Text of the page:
Friday, August 28, 2009

On a Role

United States v. Ware, No. 07-5222-cr (2d Cir. August 18, 2009) (Kearse, Sack, Hall, CJJ)

For five months in 2001 and 2002, Ware, an attorney, ran a “pump and dump” scheme, in which entities he controlled issued fraudulent, and supposedly independent, press releases promoting two penny stocks that he owned. When other investors acted on the false releases, the stocks went up and Ware sold his shares, earning a profit of more than $200,000. He was convicted of securities and wire fraud offenses, and the district court sentenced him to 97 months’ imprisonment.

On appeal, he represented himself pro se, raising a host of trial and sentencing issues. In this long opinion, which covers little real new ground, the court affirmed the conviction, but remanded for further sentencing findings on a leadership role enhancement.

The trial evidence revealed that Ware had three associates in the scheme: Jones and Epps, two young securities traders that he hired to find small companies to promote, and to draft press releases; and a clerical assistant, Williams, who helped distribute the releases.

At sentencing, the district court imposed a four-level leadership role enhancement under U.S.S.G. § 3B1.1(a). This section applies where the defendant was an “organizer or leader of a criminal activity that involved five or more participants” or was “otherwise extensive.” Circuit precedent requires highly specific findings on leadership role: it is “not enough for the court merely to repeat or paraphrase the language of the guideline and say conclusorily that the defendant meets those criteria.” Nor is it sufficient to adopt the PSR if the “PSR itself does not state enough facts to permit meaningful appellate review.”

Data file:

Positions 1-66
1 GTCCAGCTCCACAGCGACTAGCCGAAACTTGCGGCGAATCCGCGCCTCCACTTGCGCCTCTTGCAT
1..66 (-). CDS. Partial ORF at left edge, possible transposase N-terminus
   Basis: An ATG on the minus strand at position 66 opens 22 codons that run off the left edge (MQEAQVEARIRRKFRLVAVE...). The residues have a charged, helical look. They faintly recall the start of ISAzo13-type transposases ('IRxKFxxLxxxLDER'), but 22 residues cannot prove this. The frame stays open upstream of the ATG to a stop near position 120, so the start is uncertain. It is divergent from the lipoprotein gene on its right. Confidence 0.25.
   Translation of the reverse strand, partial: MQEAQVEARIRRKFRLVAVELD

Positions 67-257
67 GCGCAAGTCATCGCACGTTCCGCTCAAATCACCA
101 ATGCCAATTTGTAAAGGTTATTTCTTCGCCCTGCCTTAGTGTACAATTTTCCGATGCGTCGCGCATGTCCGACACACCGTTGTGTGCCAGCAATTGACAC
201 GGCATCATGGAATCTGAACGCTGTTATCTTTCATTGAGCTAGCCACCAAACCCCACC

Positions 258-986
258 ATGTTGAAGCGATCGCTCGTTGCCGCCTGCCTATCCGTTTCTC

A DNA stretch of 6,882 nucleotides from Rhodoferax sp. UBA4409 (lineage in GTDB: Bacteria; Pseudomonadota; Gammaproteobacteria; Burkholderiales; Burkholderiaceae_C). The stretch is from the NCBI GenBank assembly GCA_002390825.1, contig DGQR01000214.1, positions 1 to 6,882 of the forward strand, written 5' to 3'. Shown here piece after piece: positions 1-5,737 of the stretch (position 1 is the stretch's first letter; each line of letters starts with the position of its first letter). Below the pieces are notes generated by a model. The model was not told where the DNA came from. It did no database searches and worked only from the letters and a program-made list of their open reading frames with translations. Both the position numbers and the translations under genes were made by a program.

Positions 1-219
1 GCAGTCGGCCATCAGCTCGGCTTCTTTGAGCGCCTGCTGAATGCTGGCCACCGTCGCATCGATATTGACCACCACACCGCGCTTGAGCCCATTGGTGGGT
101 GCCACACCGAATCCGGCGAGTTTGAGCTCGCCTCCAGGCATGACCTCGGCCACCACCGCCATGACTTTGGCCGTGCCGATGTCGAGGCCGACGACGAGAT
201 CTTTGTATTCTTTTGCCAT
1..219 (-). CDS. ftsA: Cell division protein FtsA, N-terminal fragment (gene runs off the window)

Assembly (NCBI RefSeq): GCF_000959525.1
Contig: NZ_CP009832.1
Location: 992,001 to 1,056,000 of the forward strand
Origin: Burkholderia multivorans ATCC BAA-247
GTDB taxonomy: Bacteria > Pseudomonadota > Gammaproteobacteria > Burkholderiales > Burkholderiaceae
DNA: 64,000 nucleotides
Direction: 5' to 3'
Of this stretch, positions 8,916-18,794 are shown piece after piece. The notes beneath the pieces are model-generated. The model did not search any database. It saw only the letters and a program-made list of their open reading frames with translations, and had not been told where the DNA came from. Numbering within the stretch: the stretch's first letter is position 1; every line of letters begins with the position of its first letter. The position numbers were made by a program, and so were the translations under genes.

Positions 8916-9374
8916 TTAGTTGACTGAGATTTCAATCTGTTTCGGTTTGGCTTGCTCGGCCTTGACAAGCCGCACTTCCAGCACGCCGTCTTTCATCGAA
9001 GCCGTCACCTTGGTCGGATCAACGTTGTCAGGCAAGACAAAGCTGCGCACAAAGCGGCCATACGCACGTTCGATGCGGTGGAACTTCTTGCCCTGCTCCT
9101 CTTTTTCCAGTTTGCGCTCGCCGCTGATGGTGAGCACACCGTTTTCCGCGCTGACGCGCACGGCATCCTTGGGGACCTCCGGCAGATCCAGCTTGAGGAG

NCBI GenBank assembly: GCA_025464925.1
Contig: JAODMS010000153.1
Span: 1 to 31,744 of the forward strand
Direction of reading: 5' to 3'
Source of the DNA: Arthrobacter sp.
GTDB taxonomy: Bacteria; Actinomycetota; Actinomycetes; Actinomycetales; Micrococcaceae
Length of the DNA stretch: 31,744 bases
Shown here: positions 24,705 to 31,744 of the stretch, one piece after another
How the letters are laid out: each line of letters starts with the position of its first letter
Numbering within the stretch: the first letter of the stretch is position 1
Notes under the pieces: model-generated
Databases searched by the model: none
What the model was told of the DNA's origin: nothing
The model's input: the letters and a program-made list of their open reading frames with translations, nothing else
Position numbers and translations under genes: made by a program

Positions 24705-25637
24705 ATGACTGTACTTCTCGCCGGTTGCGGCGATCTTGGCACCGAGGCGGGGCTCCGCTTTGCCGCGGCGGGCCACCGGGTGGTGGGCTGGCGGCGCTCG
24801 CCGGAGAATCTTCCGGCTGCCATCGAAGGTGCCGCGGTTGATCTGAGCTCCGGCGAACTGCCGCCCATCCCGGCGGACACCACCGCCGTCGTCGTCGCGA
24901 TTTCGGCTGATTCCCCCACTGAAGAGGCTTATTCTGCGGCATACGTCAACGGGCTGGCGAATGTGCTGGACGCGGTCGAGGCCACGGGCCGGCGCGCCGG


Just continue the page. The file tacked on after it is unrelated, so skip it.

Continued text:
Here, the district court's findings were too general. The court noted that the scheme “obviously involved ... five or more participants and unknowing participants and was otherwise extensive.” By “unknowing participants” the court meant “the wire services that published [the] false press releases.” The court also noted that the scheme “took place over a period of time.”

The circuit, on plain error review, since Ware did not object to the enhancement at sentencing, had “several difficulties with this explanation.” First, the findings did not identify the “five or more” participants, and the trial record produced only “four obvious” candidates. In addition, the court faulted the district court’s inclusion of the wire services through which Ware distributed the press releases as “unknowing participants.” Under § 3B1.1(a), a “participant” must have criminal exposure, and the record did not support a finding that the wire services could be criminally liable. The district court also made insufficient findings on the alternative, “otherwise extensive,” basis for the enhancement. Its observation that the scheme “took place over a period of time,” was, “standing alone,” insufficient, since the scheme spanned only five months. Nor did Ware’s use of wire services make the activity “otherwise extensive.”

The court accordingly remanded the case for additional findings on the leadership role enhancement.



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